University College London (UCL) has defended its invitation to expelled Labour activist Jackie Walker to talk part in a panel discussion next month, reiterating its adherence to “freedom of expression”.
Ms Walker, who was expelled from Labour in March for “prejudicial” and “grossly detrimental” comments, will be a panellist at book launch event: “The Responsibility of Intellectuals – reflections by Noam Chomsky and others after 50 years”.
The book of essays, including a contribution from Ms Walker, has been released to mark half a century since the publication of Prof Chomsky's book 'The Responsibility of Intellectuals'.
In 2016, Ms Walker, a former vice-chair of the pro-Corbyn Momentum campaign group, was suspended from the party after claiming that “many Jews” were “chief financiers of the sugar and slave trade”.
Readmitted a few months later, she was again suspended after attending a Jewish Labour Movement event at party conference, where she wrongly said that Holocaust Memorial Day did not commemorate other genocides and said that she “still haven’t heard a definition of antisemitism that I can work with.”
It then took two and a half years to expel her.
Ms Walker claimed she was the victim of a "lynching" led by the "Zionist Jewish Labour Movement and their supporters."
The description of the UCL event, which is being organised by the Institute of Advanced Studies, said Ms Walker and others would “describe the personal price they have paid for speaking out.”
A UCL spokesperson told the JC: “UCL views the right to debate and challenge ideas as fundamental to the nature of a university, and is committed to ensuring that free and open discussion can take place in an atmosphere of tolerance for different viewpoints.
“Our Code of Practice on Freedom of Speech underlines our commitment to securing freedom of speech within the law for all staff, students and visiting speakers. It makes clear that freedom of expression is protected by the law, but is not unfettered.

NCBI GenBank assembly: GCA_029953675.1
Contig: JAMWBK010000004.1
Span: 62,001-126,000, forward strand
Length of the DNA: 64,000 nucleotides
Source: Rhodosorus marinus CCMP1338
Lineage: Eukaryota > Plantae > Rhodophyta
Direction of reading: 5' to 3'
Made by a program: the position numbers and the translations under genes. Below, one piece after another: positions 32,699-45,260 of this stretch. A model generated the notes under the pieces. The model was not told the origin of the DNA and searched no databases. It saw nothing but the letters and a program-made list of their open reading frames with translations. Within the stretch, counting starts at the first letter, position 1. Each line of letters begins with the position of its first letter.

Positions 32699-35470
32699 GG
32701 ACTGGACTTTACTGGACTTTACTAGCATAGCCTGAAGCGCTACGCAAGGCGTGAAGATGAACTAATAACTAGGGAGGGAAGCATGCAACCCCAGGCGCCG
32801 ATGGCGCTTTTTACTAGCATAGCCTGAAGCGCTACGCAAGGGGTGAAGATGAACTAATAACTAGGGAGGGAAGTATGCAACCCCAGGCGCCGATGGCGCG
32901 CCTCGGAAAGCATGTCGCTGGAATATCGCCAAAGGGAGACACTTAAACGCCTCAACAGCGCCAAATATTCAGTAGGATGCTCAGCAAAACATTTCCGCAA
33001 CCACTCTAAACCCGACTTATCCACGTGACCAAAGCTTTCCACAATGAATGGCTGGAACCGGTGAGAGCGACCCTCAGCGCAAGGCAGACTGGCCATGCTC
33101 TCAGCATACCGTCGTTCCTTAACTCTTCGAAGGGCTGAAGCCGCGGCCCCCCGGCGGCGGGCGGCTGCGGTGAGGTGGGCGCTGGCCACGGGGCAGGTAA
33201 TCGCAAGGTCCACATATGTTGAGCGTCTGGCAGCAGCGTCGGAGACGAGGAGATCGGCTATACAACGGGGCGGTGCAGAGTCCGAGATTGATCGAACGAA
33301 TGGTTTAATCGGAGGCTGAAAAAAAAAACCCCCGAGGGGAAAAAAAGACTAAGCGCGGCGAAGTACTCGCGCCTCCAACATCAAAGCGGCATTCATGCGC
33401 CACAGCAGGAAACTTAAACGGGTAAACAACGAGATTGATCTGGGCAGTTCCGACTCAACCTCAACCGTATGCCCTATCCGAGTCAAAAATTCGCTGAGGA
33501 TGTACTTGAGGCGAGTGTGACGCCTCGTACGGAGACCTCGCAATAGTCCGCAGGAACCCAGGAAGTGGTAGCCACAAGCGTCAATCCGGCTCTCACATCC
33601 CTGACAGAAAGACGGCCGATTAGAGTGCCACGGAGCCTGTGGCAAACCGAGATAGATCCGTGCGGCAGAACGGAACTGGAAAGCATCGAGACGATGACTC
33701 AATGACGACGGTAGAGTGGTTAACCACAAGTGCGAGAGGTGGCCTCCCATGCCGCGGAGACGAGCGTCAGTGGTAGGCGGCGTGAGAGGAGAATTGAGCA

“We expect speakers to be sensitive to the diversity of our inclusive community and to show respect to all sections of that community.
“UCL has carried out a thorough risk assessment and will be implementing a number of measures around this event.
“We will be asking all speakers, including Ms Walker, to comply with our Code of Practice as a condition of attending the event. This requires that the views and ideas put forward do not give rise to an environment in which people will experience – or could reasonably fear – harassment, intimidation, verbal abuse or violence, with particular reference to the protected characteristics under the Equality Act 2010, including religion and belief.
"The expression of antisemitic tropes or positions would be considered unacceptable under this Code of Practice.
“Other measures in place include appointing an independent chair who will ensure the event is conducted in an open and constructive atmosphere to ensure a safe environment is created for peaceful debate to take place.”
Ms Walker has enjoyed support from prominent left wing activists, including film director Ken Loach, who said she should be allowed to play a significant role in the party.
Prof Chomsky defended her, saying: "I wholeheartedly support the right of anyone to criticise Israel without being branded antisemitic."